Stimulation of regeneration in the treatment of fulminant hepatic failure

The first practical suggestion of a method to stimulate regeneration in fulminant hepatic failure was based on the hepatotrophic concept by Farivar and co-workers. They investigated insulin and glucagon as important hepatotrophic substances and showed that they were effective in prolonging survival in mice with fulminant murine hepatitis (6). They concluded that the possibility that insulin and glucagon might also beneficially influence the clinical course of acute liver cell injury in man merited investigation. This conclusion is open to criticism in that the histologic picture of murine hepatitis is not the same as human fulminant hepatic failure (5), the mean survival time was not as prolonged and there were fewer survivors (15% versus 40%) when treatment was delayed, DNA labelling, indicative of hepatic regeneration, was depressed equally in treated and control mice at 24 hours, and last but not least patients with fulminant hepatic failure have been shown to have raised levels of both insulin and glucagon anyway (1).

The next practical suggestion is to test the mitotic stimulatory factor, which has been shown to be present in regenerating liver cytosol, in fulminant hepatic failure. This has not been proposed previously but will probably have to await the isolation and identification of the cytosol factor. Ideally, if a purified stimulatory factor can be identified, it should first be tested in a suitable animal model. Unfortunately, this poses problems as a truly suitable animal model of fulminant hepatic failure, meeting all the defined criteria, has not yet been developed (21). Nevertheless, the cytosol extract should at least be tested in the best available animal model. Because of the deficiencies of animal models, the authors believe that a negative result should not prevent the extract being tested in patients. Initial pilot tests should probably be limited to patients with grade IV coma, particularly patients over 45 years of age. Thereafter, it must be subjected to a properly controlled clinical trial, even accepting the multiple difficulties inherent in conducting clinical trials in fulminant hepatic failure (1).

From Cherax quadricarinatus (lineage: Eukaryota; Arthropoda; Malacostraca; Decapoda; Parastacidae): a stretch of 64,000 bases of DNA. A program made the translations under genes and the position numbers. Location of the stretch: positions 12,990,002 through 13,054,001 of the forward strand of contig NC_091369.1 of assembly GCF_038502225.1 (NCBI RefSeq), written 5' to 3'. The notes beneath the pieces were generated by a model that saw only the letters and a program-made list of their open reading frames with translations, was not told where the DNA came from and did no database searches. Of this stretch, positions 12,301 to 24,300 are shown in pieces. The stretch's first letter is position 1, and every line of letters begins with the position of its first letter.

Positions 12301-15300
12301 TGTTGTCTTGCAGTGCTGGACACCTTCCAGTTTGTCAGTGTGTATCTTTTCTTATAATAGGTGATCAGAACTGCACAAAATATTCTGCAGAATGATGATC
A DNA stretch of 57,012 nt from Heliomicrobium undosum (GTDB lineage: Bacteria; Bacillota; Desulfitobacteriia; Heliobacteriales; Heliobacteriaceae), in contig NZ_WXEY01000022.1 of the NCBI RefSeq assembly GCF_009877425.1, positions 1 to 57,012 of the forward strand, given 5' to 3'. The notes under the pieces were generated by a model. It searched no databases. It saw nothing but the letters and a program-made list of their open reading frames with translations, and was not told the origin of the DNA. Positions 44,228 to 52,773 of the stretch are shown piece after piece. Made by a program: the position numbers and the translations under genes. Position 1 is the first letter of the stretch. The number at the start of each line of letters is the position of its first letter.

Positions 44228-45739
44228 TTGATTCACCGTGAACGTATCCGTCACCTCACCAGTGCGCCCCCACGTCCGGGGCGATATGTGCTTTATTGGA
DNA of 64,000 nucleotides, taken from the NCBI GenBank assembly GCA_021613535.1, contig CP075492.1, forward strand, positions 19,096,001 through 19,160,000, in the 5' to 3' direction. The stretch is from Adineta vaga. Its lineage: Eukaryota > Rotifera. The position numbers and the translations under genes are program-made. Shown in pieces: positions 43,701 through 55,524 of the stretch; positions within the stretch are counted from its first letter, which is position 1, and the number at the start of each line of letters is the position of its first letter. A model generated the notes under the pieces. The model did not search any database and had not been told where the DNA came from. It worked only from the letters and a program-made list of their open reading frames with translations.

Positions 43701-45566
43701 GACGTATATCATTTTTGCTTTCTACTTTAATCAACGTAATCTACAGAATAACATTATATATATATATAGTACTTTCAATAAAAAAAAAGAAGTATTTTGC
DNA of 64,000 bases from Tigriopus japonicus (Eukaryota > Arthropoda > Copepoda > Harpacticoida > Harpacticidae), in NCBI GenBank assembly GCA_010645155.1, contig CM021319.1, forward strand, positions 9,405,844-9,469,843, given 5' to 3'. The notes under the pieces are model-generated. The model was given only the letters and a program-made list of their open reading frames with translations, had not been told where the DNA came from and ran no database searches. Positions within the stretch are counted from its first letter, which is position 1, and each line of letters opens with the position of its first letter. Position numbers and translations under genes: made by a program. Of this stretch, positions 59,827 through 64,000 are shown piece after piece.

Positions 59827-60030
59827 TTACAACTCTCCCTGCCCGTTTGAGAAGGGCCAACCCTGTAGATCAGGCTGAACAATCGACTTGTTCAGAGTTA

Conclusion

Many patients with severe fulminant hepatic failure fail to regenerate their liver adequately. Although there are no currently available methods of stimulating liver regeneration in these patients, the possibility of isolating and purifying an active factor from an already regenerating liver and using this to stimulate or even initiate regeneration in this setting is an important practical goal.

ACKNOWLEDGEMENTS

The work was supported by research grants from the Veterans Administration; by grant numbers AM-17260 and AM-07772 from the National Institutes of Health; and by grant numbers RR-00051 and RR-00069 from the General Clinical Research Centers Program of the Division of Research Resources. National Institutes of Health; and the Medical Research Council, South Africa.